Friday, November 17, 2017

Joe Omundson

Healing from pain: the mind-body connection

I sit down under the rock arch at the end of my hike and remove my shoes, placing them near my groin, under my ankles as padding while I sit on the downward sloping slickrock. The lowering sun shines on me and counteracts the cool air. Starting a 31 minute timer, adjusting my seat, I do my best to clear my head and settle in to my meditation practice. 

I begin by focusing all attention on my breath, trying my best to notice any encroaching thoughts and drop them. It has been a busy-minded day and this effort is not very successful. I move on to scanning my body (Vipassana), beginning at the top of my head, bringing my awareness to any sensations that are present; spreading this awareness down the sides and back of my scalp, down my forehead, the edge of my hairline, through my eyes and nose and mouth and cheeks and jaw and chin and down my neck.

The technique says not to react to any sensations, but rather to accept them impartially, equanimously. My only job is to sit still and scan my awareness through all parts of my body and notice what I find. But today I simply cannot resist the urge to squirm when I experience the constricting tension in my neck, shoulders, and upper torso. It is easier for me to explore the tightness by moving, playing, stretching, somehow addressing the problem rather than sitting still and experiencing it. I want to stretch it out until it's gone, once and for all.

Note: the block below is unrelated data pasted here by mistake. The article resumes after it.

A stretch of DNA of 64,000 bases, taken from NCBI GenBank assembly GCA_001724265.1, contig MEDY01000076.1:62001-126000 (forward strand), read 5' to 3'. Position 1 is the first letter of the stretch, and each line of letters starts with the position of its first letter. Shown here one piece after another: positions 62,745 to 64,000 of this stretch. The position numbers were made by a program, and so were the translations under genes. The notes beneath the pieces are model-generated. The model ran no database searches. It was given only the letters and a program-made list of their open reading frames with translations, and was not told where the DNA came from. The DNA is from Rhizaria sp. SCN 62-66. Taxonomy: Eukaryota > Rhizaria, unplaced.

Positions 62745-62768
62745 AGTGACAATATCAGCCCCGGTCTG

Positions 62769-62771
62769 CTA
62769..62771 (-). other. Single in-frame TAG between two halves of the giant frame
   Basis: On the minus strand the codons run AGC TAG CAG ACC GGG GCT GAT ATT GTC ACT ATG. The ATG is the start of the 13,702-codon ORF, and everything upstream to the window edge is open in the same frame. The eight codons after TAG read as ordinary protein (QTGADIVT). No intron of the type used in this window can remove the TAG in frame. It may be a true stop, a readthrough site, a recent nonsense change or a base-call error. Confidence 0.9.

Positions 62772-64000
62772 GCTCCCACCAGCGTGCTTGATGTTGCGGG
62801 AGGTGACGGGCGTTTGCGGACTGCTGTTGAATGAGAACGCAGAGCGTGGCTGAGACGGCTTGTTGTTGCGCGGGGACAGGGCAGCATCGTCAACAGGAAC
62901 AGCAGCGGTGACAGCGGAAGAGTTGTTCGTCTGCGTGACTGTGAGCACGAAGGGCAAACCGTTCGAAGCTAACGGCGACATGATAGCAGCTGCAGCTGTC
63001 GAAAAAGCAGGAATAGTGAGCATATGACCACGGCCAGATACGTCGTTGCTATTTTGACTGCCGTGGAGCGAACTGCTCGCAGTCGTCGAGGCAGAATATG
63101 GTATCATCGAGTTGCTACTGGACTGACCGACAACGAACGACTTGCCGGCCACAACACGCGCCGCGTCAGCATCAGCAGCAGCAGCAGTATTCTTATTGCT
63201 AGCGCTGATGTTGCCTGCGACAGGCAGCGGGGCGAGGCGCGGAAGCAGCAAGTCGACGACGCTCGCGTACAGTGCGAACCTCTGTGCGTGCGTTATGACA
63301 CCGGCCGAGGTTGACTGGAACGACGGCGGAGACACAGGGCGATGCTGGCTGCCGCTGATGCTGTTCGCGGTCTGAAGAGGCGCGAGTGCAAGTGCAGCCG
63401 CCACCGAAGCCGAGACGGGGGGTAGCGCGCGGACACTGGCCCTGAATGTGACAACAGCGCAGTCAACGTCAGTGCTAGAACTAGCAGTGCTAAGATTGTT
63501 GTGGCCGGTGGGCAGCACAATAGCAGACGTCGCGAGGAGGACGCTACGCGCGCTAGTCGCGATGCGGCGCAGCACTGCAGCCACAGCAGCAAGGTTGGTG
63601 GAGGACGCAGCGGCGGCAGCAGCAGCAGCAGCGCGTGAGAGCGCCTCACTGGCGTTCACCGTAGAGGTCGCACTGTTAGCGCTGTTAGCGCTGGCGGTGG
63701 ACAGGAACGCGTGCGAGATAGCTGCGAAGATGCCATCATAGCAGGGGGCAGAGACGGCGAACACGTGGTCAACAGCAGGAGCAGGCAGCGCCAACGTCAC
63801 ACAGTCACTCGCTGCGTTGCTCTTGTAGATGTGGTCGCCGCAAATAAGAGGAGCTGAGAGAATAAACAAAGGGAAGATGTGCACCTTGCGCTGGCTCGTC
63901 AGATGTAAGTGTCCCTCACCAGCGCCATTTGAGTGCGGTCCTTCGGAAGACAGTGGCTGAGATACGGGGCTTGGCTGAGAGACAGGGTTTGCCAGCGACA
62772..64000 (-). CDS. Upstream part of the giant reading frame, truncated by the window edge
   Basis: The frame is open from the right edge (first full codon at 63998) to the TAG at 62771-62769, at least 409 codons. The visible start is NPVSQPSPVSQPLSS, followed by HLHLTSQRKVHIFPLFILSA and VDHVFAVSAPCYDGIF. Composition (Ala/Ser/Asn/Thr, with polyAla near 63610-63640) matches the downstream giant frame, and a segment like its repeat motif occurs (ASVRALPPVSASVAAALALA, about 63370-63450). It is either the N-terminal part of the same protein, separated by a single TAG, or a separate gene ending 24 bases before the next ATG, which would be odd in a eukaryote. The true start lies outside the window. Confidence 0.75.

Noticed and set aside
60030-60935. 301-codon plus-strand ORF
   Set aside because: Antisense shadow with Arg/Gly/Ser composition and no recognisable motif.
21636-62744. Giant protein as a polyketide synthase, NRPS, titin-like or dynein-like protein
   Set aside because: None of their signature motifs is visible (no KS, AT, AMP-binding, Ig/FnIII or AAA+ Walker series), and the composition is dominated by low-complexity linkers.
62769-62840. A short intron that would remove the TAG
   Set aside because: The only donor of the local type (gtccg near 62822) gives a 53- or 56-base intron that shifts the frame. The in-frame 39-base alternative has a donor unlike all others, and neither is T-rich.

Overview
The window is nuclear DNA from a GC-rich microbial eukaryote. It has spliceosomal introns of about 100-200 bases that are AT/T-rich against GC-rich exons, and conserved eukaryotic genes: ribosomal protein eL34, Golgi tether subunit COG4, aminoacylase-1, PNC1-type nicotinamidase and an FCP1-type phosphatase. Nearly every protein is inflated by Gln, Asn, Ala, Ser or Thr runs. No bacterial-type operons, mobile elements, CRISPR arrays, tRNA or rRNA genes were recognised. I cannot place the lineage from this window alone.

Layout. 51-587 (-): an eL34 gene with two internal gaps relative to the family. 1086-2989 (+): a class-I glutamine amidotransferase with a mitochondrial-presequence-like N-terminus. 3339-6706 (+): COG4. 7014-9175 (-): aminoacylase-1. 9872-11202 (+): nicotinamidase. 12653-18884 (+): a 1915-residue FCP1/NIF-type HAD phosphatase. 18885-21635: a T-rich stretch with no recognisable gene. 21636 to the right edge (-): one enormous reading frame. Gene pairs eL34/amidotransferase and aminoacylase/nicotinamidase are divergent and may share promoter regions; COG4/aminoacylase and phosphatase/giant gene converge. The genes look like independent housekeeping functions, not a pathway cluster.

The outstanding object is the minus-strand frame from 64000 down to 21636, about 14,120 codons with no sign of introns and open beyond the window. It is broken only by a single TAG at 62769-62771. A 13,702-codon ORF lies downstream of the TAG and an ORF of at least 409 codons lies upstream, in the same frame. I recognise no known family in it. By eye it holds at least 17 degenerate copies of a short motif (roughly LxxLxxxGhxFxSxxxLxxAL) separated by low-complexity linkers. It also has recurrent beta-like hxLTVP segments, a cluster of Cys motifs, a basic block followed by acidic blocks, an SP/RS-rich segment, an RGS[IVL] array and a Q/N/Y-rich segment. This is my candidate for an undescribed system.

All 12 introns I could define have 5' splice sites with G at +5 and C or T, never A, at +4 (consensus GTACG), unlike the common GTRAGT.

I know that this is counterproductive to the method I am using. There is a time and place for that kind of exploration in yoga and dance but it doesn't mesh well with Vipassana. My most helpful meditation sessions are the ones where I truly stop caring about whether my sensations are pleasant or not, and allow them to arise as they are. It is in these times I see myself for how I am, when I connect different aspects of my experience and accept my current state.

After a couple minutes of side bends, neck circles, heart openers, I try to remember where I left off and continue my scan down my body. Down the front and back hemispheres of my torso and through my pelvis. My legs are hard to sense in detail. There is a contraction of hips and thighs I believe I need to maintain in order to remain sitting upright; it feels as though I will fall backward if I release it, but this is not the case if I can also release the tension in my low back to allow my spine to float to vertical. My calves threaten to cramp into charlie horse if I notice and release them fully, so I move through that area quickly to avoid the pain.